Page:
How to Choose an Electrician
No matter how big or small the electrical job is, an electrician is always the best person to do it. Even DIY enthusiasts realize the danger of working with electrical wiring without the right knowledge and training.
The question is, how can we find a reputable electrician? Though there are plenty out there, what are the things to be looked into as we make a choice? How do we even start?
Word of mouth remains the best way of finding a good tradesman, including an electrician. Approach your friends and relatives and ask for recommendations.
If you can’t get a recommendation for any reason, you can always go online and read consumer reviews.
Once you have three or four names, give each of them a call and ask them to give you estimates, so you know how much you’ll likely spend. Ask for details. For instance, will they be charging an hourly fee or a flat fee? All materials to be used should be included in the quote, alongside their individual costs.
Among the most crucial questions you have to ask your prospective electrician is whether they put a guarantee their work. If they do, make sure the guarantee is on paper. Otherwise, look for another electrician. Trusting an electrician who can’t stand by his own work, is foolish.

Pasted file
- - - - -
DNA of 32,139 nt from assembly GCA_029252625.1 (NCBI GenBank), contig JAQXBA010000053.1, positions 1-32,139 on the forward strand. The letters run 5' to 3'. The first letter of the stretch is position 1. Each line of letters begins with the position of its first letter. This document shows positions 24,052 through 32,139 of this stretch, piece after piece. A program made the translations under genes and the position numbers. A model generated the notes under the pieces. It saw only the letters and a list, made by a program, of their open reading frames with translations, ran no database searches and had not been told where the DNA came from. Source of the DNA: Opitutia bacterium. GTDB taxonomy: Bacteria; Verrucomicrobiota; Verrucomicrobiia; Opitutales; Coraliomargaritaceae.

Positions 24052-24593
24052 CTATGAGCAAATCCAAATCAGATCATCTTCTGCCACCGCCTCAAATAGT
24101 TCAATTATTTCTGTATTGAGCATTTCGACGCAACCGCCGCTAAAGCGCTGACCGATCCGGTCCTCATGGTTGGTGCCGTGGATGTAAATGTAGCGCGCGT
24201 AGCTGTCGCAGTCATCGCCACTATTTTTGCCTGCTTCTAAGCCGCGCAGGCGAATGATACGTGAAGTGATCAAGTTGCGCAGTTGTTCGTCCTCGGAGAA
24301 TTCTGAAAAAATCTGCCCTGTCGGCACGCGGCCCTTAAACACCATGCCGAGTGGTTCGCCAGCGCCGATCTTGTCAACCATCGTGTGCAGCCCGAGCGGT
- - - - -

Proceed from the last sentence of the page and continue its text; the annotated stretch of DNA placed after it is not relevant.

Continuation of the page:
A big part of what makes an electrician reliable is experience. That’s why it’s preferable to go with someone who has been in the industry for a while. There are many new upcoming talents today, but for maximum safety, hire a veteran.
Choose an electrician whose expertise is focused on the kind of work you need. It may be fine to hire a generalist for a small job, but for the big ones – for example, setting up a communication system – get a specialist.
License and Insurance
Before you seriously consider a particular electrician, determine if he has a license to work in your state. If he says yes, let him show you proof and make sure it’s not expired. In the same manner, ask for proof of insurance, both workers’ compensation and liability. Definitely, both should be current. No license or no insurance is a red flag.
Unless you started off with personal referral, ask for a few client references from every prospect. This will give you a good picture of the future of your business relationship.
Better Business Bureau
Finally, have a taste of your prospective electrician’s background by checking with the Better Business Bureau. Keep your mind open however. There are consumers who just want to make a fuss. If there are complaints, look into the case and see how it was resolved. Then just follow your instincts. If you’re not so confident about one electrician, move on to the next one.